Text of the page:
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Article << Previous     |     Next >>   Contents Vol 61(7)

Managing the world’s most international river: the Danube River Basin

Nike Sommerwerk A G H, Jürg Bloesch B, Momir Paunović C, Christian Baumgartner D, Markus Venohr A, Martin Schneider-Jacoby E, Thomas Hein F, Klement Tockner A G

A IGB, Leibniz-Institute of Freshwater Ecology and Inland Fisheries, Müggelseedamm 310, 12587 Berlin, Germany.
B IAD, International Association for Danube Research, Stauffacherstrasse 159, 8004 Zürich, Switzerland, and Eawag, Swiss Federal Institute of Aquatic Science and Technology, Überlandstrasse 133, 8600 Dübendorf, Switzerland.
C Institute for Biological Research, 142 Despota Stefana Boulevard, 11060 Belgrade, Serbia.
D Donauauen National Park GmbH, 2304 Orth an der Donau, Schloss Orth, Austria.
E EuroNatur – European Nature Heritage Fund, Konstanzer Str. 22, 78315 Radolfzell, Germany.
F University of Natural Resources and Applied Life Sciences, Vienna, Institute of Hydrobiology and Aquatic Ecosystem Management, Max-Emanuelstrasse 17, 1180 Vienna and WasserCluster Lunz, Dr Carl-Kupelwieser-Prom. 5, 3293 Lunz/See, Austria.
G Institute of Biology, Free University Berlin, Takustrasse 3, 14195 Berlin, Germany.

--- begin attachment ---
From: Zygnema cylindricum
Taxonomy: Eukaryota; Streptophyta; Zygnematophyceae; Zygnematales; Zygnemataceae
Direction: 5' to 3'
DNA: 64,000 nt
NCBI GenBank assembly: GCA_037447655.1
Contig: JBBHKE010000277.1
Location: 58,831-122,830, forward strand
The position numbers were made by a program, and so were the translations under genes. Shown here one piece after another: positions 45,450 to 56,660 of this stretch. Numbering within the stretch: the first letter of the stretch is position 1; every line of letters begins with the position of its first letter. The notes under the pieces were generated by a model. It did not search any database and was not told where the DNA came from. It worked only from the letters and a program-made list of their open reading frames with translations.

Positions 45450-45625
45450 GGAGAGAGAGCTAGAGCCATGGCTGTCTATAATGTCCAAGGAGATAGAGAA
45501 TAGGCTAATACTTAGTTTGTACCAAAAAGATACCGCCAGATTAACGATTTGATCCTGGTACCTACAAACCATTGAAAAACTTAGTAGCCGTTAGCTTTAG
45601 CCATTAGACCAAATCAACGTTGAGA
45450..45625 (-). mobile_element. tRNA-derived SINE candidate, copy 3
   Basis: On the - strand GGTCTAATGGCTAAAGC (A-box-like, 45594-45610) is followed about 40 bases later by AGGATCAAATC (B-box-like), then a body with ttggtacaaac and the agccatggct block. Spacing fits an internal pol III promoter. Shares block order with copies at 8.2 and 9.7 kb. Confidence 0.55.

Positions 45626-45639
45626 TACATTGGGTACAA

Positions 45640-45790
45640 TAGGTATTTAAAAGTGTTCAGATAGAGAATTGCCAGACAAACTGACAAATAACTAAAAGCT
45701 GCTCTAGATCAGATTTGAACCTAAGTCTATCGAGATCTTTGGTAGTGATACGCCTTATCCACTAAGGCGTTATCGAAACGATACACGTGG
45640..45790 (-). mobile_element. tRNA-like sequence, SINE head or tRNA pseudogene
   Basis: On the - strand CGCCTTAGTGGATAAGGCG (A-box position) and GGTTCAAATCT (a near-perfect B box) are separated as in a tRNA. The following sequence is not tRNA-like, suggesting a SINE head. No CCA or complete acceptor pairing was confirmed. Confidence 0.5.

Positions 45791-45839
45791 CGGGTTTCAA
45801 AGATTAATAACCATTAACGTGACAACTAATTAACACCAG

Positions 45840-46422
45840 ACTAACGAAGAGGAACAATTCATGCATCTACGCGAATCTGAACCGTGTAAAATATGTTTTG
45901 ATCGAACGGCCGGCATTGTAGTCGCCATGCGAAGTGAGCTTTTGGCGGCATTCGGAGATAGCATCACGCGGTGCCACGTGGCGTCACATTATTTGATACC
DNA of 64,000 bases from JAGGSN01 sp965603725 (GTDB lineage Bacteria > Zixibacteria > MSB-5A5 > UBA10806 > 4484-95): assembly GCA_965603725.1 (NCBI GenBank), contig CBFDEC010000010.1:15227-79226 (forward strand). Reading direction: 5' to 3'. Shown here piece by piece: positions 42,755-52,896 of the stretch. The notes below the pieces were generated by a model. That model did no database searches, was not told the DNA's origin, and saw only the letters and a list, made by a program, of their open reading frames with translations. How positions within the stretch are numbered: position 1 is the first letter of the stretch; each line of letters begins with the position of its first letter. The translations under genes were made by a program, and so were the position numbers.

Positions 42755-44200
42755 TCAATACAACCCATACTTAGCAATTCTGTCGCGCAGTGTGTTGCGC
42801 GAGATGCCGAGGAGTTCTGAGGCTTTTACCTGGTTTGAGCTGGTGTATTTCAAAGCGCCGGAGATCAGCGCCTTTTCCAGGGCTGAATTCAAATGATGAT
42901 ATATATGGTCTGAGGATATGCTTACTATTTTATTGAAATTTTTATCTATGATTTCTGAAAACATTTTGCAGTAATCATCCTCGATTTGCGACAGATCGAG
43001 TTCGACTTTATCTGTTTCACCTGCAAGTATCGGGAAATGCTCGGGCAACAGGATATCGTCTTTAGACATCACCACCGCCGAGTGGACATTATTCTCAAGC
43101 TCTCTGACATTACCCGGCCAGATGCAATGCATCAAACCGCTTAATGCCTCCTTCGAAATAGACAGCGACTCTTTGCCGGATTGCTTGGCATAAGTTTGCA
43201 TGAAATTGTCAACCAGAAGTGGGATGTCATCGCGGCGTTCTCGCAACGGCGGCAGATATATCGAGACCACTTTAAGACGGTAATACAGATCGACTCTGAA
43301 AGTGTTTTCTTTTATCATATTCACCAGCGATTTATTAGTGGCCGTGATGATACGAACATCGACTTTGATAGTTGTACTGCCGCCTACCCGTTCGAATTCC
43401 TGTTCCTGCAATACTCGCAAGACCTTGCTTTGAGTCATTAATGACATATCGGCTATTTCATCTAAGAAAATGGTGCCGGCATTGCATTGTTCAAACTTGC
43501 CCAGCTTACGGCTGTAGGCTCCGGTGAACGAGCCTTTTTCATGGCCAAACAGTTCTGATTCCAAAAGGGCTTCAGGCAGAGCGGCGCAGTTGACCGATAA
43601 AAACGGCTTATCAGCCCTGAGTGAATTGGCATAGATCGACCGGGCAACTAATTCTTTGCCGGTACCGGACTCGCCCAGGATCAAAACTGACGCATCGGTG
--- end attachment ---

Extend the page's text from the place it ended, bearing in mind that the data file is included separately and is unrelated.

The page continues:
H Corresponding author. Email: sommerwerk@igb-berlin.de
 
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Abstract

Transboundary river-basin management is a challenging task emerging from lack of on-site expert knowledge, high administrative and socioeconomic complexity, various stakeholder interests, and difficulties enforcing international and national law. Therefore, an efficient ‘science–policy interface’ is a crucial ingredient for the successful development and implementation of adequate management strategies. The Danube River Basin (DRB) drains areas of 19 countries with different cultural, political, and environmental legacies. The European Water Framework Directive (WFD) has provided the guiding legal instrument for DRB management since 2000, supported by several multilateral agreements. The International Commission for the Protection of the Danube River (ICPDR) is responsible for the implementation of the WFD in the DRB. It stimulates management-oriented research and coordinates the various activities of the contracting parties and observers, including those of many NGOs and stakeholders. The development of the first DRB Management Plan in 2009 constituted a milestone of cooperation among scientific, political, and public organisations. Key stressors and pressures have been identified, a new basin-wide monitoring network has been established, and numerous conservation and restoration sites have been designated. A major challenge in DRB management will be to establish synergies among the competing interests of navigation, hydropower production, flood protection and nature conservation. This paper examines the strengths and weaknesses of DRB science–policy interactions and outlines future strategies for sustainable development of the DRB as a template for transboundary river basin management.

Keywords: biodiversity, conservation, large river, public participation, restoration, science–policy interaction, transboundary river management.


   
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